Breaking bread with another person is a sacred ritual. Many of my relationships have burgeoned or solidified over lovingly prepared food; during the kind of slow, meandering conversations that can only occur over a long meal.
This experience has afforded a very simple rule that protects me from thousands of hours of work I do not enjoy.
If the mere thought of having a meal with someone is taxing, can I expect to be happy working with them? It is hard enough in ideal conditions to overcome the countless – and I do mean countless – inherent obstacles to producing work that is meaningful and creates moments of clarity – or better still – sublime beauty. If I do not want to eat with someone, chances are we do not share enough philosophical common ground to spend months together struggling with difficult problems. It has been a very good litmus test. The flip side of the lesson: try to eat with all those who introduce joy into my work.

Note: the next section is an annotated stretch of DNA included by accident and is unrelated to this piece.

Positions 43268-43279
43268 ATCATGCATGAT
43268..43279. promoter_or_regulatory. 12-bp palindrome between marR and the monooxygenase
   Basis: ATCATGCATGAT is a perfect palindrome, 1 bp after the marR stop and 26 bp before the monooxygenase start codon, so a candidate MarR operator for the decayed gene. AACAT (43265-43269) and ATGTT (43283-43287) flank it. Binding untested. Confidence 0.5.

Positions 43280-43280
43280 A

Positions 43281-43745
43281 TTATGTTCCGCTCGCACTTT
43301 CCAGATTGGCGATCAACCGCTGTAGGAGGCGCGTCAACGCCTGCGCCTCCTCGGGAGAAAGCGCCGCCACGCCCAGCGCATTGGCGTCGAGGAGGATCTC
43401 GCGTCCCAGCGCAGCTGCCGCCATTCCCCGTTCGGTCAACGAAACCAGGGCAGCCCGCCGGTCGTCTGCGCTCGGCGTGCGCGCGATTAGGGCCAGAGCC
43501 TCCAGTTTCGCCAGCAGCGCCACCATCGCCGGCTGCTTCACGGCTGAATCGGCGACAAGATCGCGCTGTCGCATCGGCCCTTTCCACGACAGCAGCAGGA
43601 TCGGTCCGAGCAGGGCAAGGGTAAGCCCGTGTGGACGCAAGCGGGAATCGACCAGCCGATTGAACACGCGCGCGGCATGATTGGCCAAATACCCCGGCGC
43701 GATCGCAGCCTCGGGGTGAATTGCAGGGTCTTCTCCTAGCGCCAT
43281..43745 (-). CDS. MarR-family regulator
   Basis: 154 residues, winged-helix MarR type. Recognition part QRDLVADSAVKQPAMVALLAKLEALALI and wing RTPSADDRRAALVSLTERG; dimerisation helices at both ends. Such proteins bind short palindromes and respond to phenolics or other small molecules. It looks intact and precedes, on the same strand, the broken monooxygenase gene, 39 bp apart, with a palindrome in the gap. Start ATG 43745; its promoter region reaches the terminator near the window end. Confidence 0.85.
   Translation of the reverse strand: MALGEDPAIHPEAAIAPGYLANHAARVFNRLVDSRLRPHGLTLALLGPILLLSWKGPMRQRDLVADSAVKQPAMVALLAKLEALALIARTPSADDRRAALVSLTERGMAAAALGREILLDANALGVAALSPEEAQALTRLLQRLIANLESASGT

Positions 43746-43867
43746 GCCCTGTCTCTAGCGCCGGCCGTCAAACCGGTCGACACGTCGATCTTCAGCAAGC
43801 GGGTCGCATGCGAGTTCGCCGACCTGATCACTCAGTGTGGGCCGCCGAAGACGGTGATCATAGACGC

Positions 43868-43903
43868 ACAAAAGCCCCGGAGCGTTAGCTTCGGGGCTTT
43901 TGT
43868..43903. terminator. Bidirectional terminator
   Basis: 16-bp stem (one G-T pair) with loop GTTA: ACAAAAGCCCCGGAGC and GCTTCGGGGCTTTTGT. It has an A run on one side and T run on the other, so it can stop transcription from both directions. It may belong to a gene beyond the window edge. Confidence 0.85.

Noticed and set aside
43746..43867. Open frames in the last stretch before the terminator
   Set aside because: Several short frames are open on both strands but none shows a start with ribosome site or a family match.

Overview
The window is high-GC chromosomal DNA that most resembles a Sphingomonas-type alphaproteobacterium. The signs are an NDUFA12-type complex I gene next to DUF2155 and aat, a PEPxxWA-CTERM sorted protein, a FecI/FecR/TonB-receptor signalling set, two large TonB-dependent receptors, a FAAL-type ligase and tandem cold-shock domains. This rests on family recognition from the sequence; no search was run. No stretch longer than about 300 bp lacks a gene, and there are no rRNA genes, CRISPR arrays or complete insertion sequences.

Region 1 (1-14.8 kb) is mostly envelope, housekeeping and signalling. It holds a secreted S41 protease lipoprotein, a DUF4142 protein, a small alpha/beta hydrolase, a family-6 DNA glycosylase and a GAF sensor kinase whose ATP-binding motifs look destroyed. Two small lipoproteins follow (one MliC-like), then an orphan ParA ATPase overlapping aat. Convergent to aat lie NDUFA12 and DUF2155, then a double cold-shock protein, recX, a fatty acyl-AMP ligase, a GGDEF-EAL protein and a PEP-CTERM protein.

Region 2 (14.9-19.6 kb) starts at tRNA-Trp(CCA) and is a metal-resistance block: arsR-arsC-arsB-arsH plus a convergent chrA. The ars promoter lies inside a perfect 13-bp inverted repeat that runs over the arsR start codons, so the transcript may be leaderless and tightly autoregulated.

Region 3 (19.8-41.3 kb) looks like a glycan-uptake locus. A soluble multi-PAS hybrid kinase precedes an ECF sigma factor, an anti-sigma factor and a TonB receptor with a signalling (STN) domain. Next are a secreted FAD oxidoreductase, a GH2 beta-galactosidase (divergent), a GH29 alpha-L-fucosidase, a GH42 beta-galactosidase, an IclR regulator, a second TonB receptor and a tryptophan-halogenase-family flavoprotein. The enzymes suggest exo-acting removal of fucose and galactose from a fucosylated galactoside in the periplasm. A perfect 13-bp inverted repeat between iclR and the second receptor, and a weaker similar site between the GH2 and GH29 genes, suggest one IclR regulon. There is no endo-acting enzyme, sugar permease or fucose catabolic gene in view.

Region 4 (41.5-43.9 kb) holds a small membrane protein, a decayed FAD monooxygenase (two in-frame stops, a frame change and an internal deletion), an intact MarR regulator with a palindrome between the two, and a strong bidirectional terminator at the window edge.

The ritual good meal at a table set with intention has pushed many of my logged hours in to the happy column.
Clients become collaborators. Collaborators become friends. Friends share mutual respect, finding joy in their mutual work.
Next installment posted Wednesday, June 22:
I Never Do a Job for the Money